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Meta-Analysis Challenges the Role of Adjuvant Immunotherapy in Early-Stage Non-Small Cell Lung Cancer: 'Less is More,' Says Researchers

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A new meta-analysis published today in JAMA Network Open suggests that adding adjuvant immunotherapy may not improve outcomes for patients with early-stage non-small cell lung cancer (NSCLC) who receive neoadjuvant PD-1/PD-L1 inhibitors plus chemotherapy and undergo surgery.

Up to 30% of patients with NSCLC initially have resectable disease, meaning the tumor can be mostly removed via surgery. Unfortunately, 30% to 55% of these patients experience recurrence and eventual death from the disease, even after surgical removal.

In attempt to improve outcomes, the use of newer drugs including immune checkpoint inhibitors and targeted therapies has become more common as adjuvant and neoadjuvant systemic therapy for NSCLC.

© Crystal light - stock.adobe.com

© Crystal light - stock.adobe.com

Adjuvant therapy refers to treatment given after surgery to remove the tumor in order to treat any remaining cancer cells. In contrast, the term neoadjuvant refers to treatment given before the surgery. However, given the new landscape of treatment options, debates exist surrounding the best approach to treating resectable NSCLC.

PD-1/PD-L1 inhibitors are a subclass of immune checkpoint inhibitors. Examples include Opdivo (nivolumab), Tecentriq (atezolizumab), Keytruda (pembrolizumab), and Tagrisso (osimertinib).

“In our study, we demonstrated that adding immune checkpoint inhibitors (ICIs) after surgery in patients with resectable NSCLC, who had previously received preoperative ICIs plus chemotherapy, did not improve survival outcomes,” Shaodong Hong, M.D., corresponding author, writes in an email to MHE. “Instead, it led to more side effects and increased costs,” she explains.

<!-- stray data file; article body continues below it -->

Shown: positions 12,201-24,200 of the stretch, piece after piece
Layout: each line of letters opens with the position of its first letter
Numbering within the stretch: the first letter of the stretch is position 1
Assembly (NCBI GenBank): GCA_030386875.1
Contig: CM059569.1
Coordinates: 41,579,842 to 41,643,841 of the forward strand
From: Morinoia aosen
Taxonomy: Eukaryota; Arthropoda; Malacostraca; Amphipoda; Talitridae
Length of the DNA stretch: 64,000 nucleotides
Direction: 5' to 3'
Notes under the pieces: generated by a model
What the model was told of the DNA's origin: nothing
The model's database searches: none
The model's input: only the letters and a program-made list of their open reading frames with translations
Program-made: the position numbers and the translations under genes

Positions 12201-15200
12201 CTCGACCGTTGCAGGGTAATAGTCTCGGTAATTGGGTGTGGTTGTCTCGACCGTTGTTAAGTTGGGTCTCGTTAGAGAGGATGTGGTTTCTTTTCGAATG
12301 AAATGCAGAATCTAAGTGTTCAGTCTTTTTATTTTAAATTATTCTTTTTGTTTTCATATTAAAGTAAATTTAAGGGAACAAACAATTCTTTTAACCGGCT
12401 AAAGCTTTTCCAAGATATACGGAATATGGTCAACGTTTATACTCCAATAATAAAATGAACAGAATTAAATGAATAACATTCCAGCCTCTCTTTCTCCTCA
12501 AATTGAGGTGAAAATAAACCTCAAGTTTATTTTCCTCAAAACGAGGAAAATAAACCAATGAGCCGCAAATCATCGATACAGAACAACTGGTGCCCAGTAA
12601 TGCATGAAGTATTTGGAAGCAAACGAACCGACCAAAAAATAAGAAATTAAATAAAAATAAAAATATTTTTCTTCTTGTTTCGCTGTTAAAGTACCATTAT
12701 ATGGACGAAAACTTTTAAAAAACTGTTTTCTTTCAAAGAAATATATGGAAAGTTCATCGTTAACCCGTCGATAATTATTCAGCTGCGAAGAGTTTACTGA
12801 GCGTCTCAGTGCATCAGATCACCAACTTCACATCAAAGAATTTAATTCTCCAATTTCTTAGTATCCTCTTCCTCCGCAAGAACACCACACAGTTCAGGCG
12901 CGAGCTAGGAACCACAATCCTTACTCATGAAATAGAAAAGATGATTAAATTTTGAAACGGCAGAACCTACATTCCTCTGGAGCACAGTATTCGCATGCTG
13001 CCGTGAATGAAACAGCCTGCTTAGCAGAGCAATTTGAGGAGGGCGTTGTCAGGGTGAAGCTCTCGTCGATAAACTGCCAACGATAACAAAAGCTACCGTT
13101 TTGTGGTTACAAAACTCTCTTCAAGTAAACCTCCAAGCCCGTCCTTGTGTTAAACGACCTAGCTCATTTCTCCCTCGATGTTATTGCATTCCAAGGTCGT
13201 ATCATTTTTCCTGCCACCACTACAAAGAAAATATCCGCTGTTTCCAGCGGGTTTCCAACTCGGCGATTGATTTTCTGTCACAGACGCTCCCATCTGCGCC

According to Hong, “Our data suggests that the current state of perioperative immunotherapy for NSCLC should be ‘less is more.’”

The new analysis was co-led by Hong and Li Zhang, M.D., both professors at the department of medical oncology at Sun Yat-sen University Cancer Center in Guangzhou, China. Their meta-analysis pooled data from 2,385 participants from pivotal neoadjuvant immunotherapy trials for resectable NSCLC including CheckMate816, IMpower010, PEARLS/KEYNOTE-091, and ADAURA. The goal of the meta-analysis was to compare the benefits and side effects of neoadjuvant-adjuvant anti-PD-1/PD-L1 therapy with neoadjuvant-only treatment.

Their findings revealed that adding PD-1/PD-L1 inhibitors in the adjuvant phase, along with neoadjuvant PD-1/PD-L1 inhibitors plus chemotherapy, did not show a significant improvement in event-free survival or overall survival for resectable NSCLC. Thus, these results suggest that adding adjuvant immunotherapy may not improve clinical outcomes.

However, due to the limitations of meta-analyses, the authors wrote in the conclusion of their paper that “future validation of these findings is warranted through head-to-head randomized clinical trials.”

Hong states: “Our findings suggest that future research should focus on personalized immunotherapy trials guided by specific biomarkers."

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